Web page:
diseases, how a diagnosis is made, and what you may be able to do to help you
manage a disease.
Understand how your family history contributes to
the development of a disease.
Help you learn about caring for a
family member with a genetic disease, including getting referrals to
specialists or joining support groups.
Genetic counselors are trained to help you and your family
make informed decisions. They are sensitive to the physical and emotional
aspects of these decisions. Your privacy and confidentiality are carefully
The Alpha-1 Foundation provides resources for people
with alpha-1 antitrypsin deficiency, a condition that is passed on from parents
to their children through genes. The foundation provides information on
standards for diagnosis and treatment, resources and information about alpha-1
antitrypsin deficiency and testing, clinical resource center locations,
research programs, special stories, and education opportunities.
Genetics Home Reference, U.S. National Library of
8600 Rockville Pike
Bethesda, MD 20894
The Genetics Home Reference provides information on hundreds of genetic conditions. The website has many tools for learning about human genetics and the way genetic changes can cause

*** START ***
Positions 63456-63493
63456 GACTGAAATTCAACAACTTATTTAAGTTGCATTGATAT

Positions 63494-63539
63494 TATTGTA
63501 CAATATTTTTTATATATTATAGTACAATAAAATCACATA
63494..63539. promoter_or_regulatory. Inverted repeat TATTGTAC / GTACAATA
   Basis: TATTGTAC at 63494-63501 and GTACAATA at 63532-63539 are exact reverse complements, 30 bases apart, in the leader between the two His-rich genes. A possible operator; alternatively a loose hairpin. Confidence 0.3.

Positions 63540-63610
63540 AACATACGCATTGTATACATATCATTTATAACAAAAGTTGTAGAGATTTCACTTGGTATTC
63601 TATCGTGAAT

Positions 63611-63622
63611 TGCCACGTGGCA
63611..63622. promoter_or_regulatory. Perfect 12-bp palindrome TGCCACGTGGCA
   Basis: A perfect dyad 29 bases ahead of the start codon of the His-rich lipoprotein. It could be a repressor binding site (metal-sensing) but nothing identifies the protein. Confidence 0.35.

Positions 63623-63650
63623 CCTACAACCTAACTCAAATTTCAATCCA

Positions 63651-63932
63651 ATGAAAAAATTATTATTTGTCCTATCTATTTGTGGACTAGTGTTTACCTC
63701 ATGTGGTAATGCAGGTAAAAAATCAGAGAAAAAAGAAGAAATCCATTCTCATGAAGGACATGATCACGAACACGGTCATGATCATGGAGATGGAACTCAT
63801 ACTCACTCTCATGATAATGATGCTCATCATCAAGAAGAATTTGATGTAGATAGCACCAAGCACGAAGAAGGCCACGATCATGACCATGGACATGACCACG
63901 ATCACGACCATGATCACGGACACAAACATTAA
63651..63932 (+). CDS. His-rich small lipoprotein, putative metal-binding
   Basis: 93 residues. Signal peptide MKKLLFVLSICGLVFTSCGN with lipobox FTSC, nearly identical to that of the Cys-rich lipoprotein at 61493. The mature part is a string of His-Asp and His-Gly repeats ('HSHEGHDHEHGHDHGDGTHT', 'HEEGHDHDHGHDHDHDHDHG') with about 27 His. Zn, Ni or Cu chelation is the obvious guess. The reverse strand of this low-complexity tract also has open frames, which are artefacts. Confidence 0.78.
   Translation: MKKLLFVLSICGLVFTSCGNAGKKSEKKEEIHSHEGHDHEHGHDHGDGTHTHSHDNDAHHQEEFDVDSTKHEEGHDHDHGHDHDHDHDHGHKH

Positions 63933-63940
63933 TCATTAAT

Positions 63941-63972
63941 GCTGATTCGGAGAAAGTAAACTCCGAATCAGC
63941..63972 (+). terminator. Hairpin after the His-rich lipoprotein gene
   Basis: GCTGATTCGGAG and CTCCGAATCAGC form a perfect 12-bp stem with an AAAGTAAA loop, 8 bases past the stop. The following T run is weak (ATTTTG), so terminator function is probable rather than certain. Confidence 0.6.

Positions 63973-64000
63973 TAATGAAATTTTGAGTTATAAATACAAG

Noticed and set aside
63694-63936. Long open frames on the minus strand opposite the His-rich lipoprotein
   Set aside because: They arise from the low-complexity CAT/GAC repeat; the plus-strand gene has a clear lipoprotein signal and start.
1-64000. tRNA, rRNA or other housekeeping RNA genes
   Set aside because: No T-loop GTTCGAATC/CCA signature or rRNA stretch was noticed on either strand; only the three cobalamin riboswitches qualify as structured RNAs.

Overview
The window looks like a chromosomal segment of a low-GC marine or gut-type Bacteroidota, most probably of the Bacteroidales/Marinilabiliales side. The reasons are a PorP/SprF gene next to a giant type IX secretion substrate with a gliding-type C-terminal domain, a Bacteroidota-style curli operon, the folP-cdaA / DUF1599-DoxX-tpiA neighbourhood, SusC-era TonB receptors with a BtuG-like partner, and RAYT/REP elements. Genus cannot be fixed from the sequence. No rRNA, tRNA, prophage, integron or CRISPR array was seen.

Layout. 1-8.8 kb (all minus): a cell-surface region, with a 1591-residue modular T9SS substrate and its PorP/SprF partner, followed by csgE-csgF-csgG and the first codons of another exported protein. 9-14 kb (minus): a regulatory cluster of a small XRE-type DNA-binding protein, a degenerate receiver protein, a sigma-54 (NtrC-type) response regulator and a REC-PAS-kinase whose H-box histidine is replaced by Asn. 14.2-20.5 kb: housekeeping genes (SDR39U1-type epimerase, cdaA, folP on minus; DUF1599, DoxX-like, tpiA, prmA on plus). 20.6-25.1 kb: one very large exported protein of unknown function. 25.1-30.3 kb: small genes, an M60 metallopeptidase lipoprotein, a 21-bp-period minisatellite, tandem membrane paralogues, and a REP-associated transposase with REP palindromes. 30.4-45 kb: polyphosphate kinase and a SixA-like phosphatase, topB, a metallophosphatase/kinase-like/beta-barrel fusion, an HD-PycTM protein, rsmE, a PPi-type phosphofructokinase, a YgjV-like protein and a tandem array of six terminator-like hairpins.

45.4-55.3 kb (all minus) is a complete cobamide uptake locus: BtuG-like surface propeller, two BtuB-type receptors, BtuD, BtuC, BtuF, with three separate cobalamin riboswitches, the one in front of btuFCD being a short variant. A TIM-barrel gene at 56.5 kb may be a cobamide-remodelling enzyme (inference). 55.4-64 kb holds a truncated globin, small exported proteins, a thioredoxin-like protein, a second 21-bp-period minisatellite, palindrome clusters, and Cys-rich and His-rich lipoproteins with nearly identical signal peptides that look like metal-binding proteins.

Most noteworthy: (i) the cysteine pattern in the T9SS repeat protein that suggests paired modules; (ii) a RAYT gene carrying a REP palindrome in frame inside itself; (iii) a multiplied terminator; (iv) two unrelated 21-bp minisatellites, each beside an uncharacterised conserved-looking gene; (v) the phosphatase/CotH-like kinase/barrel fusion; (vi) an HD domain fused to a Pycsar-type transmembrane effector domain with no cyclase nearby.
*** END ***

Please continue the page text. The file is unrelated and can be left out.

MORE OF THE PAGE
disease. It also has links to additional resources for people who
have genetic conditions and for their families.
National Heart, Lung, and Blood Institute
P.O. Box 30105
Bethesda, MD 20824-0105
The U.S. National Heart, Lung, and Blood Institute
(NHLBI) information center offers information and publications about preventing
Diseases affecting the heart and circulation, such as heart
attacks, high cholesterol, high blood pressure, peripheral artery disease, and
heart problems present at birth (congenital heart diseases).
Diseases that affect the lungs, such as asthma, chronic
obstructive pulmonary disease (COPD), emphysema, sleep apnea, and
Diseases that affect the blood, such as anemia,
hemochromatosis, hemophilia, thalassemia, and von Willebrand disease.
Fischbach FT, Dunning MB III, eds. (2009). Manual of Laboratory and Diagnostic Tests, 8th ed. Philadelphia: Lippincott Williams and Wilkins.
Other Works Consulted
Pagana KD, Pagana TJ (2010). Mosby’s Manual of Diagnostic and Laboratory Tests, 4th ed. St. Louis: Mosby.
How this information was developed to help you make better health decisions.